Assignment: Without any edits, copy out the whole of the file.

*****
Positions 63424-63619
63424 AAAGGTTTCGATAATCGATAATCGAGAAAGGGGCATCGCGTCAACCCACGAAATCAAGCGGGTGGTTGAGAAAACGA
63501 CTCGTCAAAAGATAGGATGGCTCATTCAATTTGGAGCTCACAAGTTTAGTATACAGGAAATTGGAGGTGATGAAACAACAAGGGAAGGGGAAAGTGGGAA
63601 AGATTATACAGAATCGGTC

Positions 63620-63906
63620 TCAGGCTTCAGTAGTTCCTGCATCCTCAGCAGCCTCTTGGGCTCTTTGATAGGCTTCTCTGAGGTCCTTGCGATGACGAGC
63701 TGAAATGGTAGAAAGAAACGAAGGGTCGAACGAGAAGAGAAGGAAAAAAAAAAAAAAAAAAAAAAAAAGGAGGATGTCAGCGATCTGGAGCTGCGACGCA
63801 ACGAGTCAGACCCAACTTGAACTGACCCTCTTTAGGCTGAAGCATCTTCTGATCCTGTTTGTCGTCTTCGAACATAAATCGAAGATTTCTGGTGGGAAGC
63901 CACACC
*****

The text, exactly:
Positions 63424-63619
63424 AAAGGTTTCGATAATCGATAATCGAGAAAGGGGCATCGCGTCAACCCACGAAATCAAGCGGGTGGTTGAGAAAACGA
63501 CTCGTCAAAAGATAGGATGGCTCATTCAATTTGGAGCTCACAAGTTTAGTATACAGGAAATTGGAGGTGATGAAACAACAAGGGAAGGGGAAAGTGGGAA
63601 AGATTATACAGAATCGGTC

Positions 63620-63906
63620 TCAGGCTTCAGTAGTTCCTGCATCCTCAGCAGCCTCTTGGGCTCTTTGATAGGCTTCTCTGAGGTCCTTGCGATGACGAGC
63701 TGAAATGGTAGAAAGAAACGAAGGGTCGAACGAGAAGAGAAGGAAAAAAAAAAAAAAAAAAAAAAAAAGGAGGATGTCAGCGATCTGGAGCTGCGACGCA
63801 ACGAGTCAGACCCAACTTGAACTGACCCTCTTTAGGCTGAAGCATCTTCTGATCCTGTTTGTCGTCTTCGAACATAAATCGAAGATTTCTGGTGGGAAGC
63901 CACACC